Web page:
Living and working in China

Marcel Gerth-Noritzsch, Head of Engineering at MTU Maintenance Zhuhai, paints a picture of what it’s like to live and work in China.

12.2018 | Text: Victoria Nicholls

Text:
Victoria Nicholls is a specialist for aftermarket topics such as engine MRO, leasing and asset management, as well as international market trends. The British-born editor lives in Berlin and works for MTU’s corporate communications in Hannover and Ludwigsfelde.

“You’d be mad not to con­sid­er it,” says Mar­cel Gerth-Noritzsch about sec­ond­ments to MTU Main­te­nance Zhuhai. There is a lot to love: ex­cit­ing, dy­nam­ic pro­jects; a fast growthrate with­in the com­pa­ny; a very new and in­vig­o­rat­ing en­vi­ron­ment to work in; the chance to move past your com­fort zone. Any down­sides? “Well, put it this way, it is a com­plete­ly dif­fer­ent cul­ture that can be hard to get used to, es­pe­cial­ly for a Ger­man. We can be rigid in our mind­set.”

MTU and China

With bi­lat­er­al trade in goods worth near­ly 190 bil­lion eu­ros, ac­cord­ing to the Ger­man eco­nom­ic pub­li­ca­tion WirtschaftsWoche, Chi­na has been Ger­many’s most im­por­tant in­ter­na­tion­al trade part­ner for two con­sec­u­tive years now. It is al­so a key fo­cus for the Ger­man en­gine gi­ant, MTU Aero En­gines.

But be­yond cur­rent trade suc­cess, Chi­na is a key growth mar­ket for the fu­ture. Ac­cord­ing to Flight­glob­al’s fleet fore­cast, Chi­na’s com­mer­cial fleet of sin­gle-aisle and twin-aisle jets is fore­cast­ed to triple from 3,100 in 2017 to 9,400 air­craft in 2037, over­tak­ing the US by the end of the next decade. And from a main­te­nance per­spec­tive, over 35% of the world’s shop vis­it de­mand will come from the coun­try by 2027.

No won­der then that MTU Main­te­nance Zhuhai, set up 17 years ago and al­ready the num­ber one en­gine shop in Chi­na and largest nar­row­body shop in Asia, is poised for yet more growth. A shop ex­pan­sion of 50 per­cent, tak­ing the year­ly ca­pac­i­ty to 450 shop vis­its by 2021 is get­ting un­der­way.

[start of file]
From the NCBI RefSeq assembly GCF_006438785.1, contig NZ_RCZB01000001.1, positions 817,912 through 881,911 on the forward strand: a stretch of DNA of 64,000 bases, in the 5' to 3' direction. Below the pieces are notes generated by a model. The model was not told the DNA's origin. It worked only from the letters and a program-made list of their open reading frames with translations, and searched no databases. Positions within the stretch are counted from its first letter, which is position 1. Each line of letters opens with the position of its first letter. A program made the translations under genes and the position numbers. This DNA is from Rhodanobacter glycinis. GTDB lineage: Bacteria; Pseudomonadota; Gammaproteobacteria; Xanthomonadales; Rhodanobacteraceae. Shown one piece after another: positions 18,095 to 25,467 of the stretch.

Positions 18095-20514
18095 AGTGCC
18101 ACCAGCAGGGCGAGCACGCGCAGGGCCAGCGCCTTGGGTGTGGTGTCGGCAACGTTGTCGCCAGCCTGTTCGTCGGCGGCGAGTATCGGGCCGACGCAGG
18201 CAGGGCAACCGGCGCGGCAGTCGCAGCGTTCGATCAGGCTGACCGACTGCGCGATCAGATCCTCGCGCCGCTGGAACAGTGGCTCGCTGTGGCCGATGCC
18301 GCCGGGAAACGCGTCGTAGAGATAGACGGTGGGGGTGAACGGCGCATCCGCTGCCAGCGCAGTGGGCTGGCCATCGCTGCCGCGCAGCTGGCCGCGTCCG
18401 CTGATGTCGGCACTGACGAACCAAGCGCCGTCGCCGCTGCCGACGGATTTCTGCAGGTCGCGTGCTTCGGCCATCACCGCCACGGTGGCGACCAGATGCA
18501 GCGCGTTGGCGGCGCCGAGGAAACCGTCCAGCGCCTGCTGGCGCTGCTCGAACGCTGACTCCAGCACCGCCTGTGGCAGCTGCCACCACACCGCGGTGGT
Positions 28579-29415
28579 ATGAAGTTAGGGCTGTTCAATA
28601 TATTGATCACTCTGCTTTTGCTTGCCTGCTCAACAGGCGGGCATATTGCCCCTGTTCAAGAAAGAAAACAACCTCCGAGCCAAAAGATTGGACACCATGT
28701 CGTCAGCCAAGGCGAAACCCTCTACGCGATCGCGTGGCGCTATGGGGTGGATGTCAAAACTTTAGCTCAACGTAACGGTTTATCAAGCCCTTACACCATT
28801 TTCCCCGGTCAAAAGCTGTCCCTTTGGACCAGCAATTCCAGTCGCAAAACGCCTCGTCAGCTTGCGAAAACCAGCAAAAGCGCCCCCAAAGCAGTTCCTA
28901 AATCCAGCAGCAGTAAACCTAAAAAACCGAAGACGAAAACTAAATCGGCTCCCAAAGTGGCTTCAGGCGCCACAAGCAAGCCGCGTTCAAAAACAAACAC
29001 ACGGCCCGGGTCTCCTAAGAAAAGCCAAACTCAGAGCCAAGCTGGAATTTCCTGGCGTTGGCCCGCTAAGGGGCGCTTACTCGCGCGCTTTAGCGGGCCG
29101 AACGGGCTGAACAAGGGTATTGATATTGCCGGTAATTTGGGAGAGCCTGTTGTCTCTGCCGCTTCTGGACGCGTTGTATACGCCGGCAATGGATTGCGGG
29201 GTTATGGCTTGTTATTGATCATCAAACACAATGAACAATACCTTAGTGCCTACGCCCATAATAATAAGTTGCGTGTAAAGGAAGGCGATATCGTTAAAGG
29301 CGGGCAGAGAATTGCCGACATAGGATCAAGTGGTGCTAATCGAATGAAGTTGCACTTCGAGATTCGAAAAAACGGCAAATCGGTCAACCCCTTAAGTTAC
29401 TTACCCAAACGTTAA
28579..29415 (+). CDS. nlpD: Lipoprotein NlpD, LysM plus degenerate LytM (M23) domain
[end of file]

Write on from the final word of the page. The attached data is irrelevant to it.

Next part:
Be­sides the strong re­la­tion­ship with Air­line cus­tomers, MTU has a wide net­work of re­la­tion­ships with oth­er play­ers in the Avi­a­tion and IGT Busi­ness. The com­pa­ny has a rep­re­sen­ta­tive of­fice based in Shang­hai that is key to ne­go­ti­at­ing the lo­cal mar­ket and co­or­di­nat­ing ac­tiv­i­ties in the boom­ing re­gion. For in­stance, Chi­na har­bors sig­nif­i­cant po­ten­tial for aero-de­riv­a­tive gas tur­bine ap­pli­ca­tions, in which MTU al­so spe­cial­izes through its sub­sidiary Veri­cor and its brush team spe­cial­ists, housed un­der the brand MTU Pow­er.

Gerth-Noritzsch moved back to Zhuhai in Sum­mer 2017 to take on the role of Head of En­gi­neer­ing. It is not his first time in the Pearl Delta Re­gion, he joined the fa­cil­i­ty in 2010 as an in­tern, more or less by chance, then wrote his the­sis there, be­fore be­ing tak­en on as a pro­ject leader un­til 2012. Now he leads the de­part­ment he once start­ed in and is ex­cit­ed about the up­com­ing ex­pan­sion plans as well as any new pro­grams that might be im­ple­ment­ed in the near fu­ture.